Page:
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This study analyzes the ability of the Eastern Interconnection of the United States, one of the largest power systems in the world, to accommodate high penetrations of wind and solar power. Using advanced modeling and computing techniques, the project team simulated the large-scale adoption of wind and solar energy at a temporal resolution up to 5 minutes. The study represents the cutting-edge of power system modeling, employing a high spatial resolution to include all synchronous components of the Eastern Interconnection. Results suggest that the Eastern Interconnection can reliably integrate upwards of 30% variable renewable energy in the power mix. However, meeting the 30% target will require increased balancing area coordination, incentives for transmission and generation to provide necessary ancillary services, and increased flexibility of traditional generators. In addition to the technical report, the full dataset as well as animations showing net interchange for two study scenarios are available for free download.
Located in Integration Topics / Grid Integration Studies / Grid Integration Studies folder
The Eastern Wind Integration Transmission Study examines the operational impact of up to 20-30% wind energy penetration in the Eastern Interconnection, one of the three synchronous grids in the contiguous United States. The study addresses a variety of issues related to wind energy and transmission development, including the costs, impacts, and enabling mechanisms (e.g., geographic diversity, forecasting, operating reserves) associated with significant wind penetration. A follow-on study, the Eastern Renewable Generation Integration Study, is anticipated to be released in winter, 2015.
Located in Integration Topics / Grid Integration Studies / Grid Integration Studies folder
Developed in response to the ambitious RE targets established by the Hawaii Clean Energy Initiative, the Hawaii Solar Integration Study evaluates the operational impacts of high penetrations of solar PV (including both centralized and distributed PV) on the electricity grids of two Hawaiian islands: Maui and Oahu. The two islands provide examples of small power grids with differing levels of firm and RE capacity. The study examines variability, the ability to curtail power output, grid support, and load characteristics in the context of increasing variable RE on these systems. The technical reports underlying the summary are available here.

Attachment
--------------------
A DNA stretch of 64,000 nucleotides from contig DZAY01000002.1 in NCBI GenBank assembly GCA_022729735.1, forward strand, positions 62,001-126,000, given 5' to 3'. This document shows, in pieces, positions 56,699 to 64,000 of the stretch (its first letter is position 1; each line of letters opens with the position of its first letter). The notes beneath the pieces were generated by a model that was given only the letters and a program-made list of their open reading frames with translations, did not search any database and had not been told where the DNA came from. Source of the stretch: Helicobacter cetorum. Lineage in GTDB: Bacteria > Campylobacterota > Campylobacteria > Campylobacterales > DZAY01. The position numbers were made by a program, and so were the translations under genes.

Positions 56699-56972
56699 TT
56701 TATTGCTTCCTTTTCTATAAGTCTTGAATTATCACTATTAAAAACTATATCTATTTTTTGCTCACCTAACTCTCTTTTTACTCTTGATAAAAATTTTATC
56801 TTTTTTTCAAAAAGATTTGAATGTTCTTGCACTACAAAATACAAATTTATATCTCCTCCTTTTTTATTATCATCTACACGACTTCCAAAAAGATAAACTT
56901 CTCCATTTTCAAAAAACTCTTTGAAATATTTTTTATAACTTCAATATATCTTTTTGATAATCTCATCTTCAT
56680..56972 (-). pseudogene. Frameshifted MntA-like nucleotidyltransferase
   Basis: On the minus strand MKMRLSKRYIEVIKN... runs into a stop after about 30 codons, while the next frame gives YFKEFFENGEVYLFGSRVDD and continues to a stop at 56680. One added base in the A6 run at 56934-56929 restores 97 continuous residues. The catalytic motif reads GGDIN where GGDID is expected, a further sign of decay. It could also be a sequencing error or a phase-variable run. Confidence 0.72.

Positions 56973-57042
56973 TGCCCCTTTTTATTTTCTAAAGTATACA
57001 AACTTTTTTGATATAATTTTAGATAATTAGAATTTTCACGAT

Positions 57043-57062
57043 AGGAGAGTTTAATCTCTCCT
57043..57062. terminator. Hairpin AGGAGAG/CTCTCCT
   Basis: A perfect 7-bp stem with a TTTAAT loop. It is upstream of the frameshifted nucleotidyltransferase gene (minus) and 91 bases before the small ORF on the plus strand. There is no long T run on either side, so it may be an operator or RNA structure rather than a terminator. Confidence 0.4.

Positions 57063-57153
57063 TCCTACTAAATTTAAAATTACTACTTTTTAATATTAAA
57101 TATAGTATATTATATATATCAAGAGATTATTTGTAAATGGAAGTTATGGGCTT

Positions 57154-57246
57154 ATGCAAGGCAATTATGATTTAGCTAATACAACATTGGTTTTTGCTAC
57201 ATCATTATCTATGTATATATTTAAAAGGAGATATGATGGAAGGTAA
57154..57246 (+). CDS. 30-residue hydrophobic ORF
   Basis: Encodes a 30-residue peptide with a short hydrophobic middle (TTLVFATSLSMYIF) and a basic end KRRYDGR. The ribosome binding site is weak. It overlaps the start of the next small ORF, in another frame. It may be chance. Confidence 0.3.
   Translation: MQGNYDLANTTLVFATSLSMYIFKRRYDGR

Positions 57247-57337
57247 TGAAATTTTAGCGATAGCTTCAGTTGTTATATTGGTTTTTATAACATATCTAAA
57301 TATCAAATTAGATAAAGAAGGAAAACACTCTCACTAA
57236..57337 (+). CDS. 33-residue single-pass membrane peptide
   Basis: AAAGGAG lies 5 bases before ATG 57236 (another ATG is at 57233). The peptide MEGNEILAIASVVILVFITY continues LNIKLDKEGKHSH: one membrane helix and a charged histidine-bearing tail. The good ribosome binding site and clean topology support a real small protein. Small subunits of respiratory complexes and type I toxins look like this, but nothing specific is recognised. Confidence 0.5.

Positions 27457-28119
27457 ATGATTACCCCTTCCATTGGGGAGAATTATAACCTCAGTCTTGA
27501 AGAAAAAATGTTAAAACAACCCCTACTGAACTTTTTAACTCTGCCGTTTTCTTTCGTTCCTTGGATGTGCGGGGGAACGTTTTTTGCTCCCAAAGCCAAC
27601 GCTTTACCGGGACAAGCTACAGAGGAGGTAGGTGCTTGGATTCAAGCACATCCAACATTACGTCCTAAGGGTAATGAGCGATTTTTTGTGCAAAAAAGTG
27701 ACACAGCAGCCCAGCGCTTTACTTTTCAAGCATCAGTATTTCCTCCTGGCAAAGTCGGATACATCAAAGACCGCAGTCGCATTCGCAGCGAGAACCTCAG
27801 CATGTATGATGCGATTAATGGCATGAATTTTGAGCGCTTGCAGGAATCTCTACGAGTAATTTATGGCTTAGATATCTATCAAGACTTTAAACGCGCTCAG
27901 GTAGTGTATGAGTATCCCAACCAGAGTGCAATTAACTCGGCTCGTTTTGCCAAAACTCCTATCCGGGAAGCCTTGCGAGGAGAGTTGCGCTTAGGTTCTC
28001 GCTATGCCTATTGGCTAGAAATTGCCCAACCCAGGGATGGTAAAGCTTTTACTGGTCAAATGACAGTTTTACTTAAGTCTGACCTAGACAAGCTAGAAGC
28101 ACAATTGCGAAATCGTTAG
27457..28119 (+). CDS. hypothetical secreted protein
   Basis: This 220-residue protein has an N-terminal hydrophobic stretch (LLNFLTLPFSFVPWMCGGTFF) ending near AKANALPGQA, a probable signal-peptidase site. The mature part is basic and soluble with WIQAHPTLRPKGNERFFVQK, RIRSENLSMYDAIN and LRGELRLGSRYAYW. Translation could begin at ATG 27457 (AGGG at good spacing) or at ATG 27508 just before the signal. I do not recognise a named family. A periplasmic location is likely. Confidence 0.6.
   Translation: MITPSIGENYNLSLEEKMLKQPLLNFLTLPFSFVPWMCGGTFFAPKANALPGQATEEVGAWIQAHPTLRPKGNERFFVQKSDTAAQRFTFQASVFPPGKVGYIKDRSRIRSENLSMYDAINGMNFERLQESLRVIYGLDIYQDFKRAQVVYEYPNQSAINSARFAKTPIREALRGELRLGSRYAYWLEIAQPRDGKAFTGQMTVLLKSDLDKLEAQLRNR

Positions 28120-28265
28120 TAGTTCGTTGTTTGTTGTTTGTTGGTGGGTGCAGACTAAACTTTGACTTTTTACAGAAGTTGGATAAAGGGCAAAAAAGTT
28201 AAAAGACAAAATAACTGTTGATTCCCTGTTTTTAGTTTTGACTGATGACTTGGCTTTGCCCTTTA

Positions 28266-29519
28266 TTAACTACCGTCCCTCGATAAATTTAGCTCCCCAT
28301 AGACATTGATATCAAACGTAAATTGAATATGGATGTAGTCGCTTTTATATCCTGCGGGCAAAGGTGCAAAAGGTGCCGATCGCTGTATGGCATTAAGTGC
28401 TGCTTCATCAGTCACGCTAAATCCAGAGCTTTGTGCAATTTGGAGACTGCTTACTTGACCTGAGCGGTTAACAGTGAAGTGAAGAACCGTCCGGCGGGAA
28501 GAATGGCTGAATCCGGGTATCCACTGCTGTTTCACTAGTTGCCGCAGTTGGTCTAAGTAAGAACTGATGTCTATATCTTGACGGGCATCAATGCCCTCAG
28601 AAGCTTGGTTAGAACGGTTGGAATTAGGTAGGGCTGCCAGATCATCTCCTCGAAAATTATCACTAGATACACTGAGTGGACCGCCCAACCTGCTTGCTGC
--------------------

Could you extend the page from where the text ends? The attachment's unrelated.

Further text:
Located in Integration Topics / Grid Integration Studies / Grid Integration Studies folder
The Electricity Reliability Council of Texas (ERCOT) commissioned this study of the ancillary services requirements for its system to accommodate up to 15,000 MW of wind energy. The Study evaluates and makes recommendations related to the methodology used by ERCOT to determine ancillary service needs; estimates the impacts of wind generation on the costs of ancillary services; and identifies changes to procedures related to severe weather conditions. ERCOT re-evaluated—and largely validated—the results of this study in a 2013 update.
Located in Integration Topics / Grid Integration Studies / Grid Integration Studies folder
This report reviews grid interconnection codes that relate to the performance of wind turbines, as well as requirements that can validate wind farm and turbine performance. Also reviewed are modeling requirements for simulating the performance of wind farms in the power system. Specifically, the authors examine grid codes from the UK, Germany, Denmark, Spain, Texas, Canada, and Europe.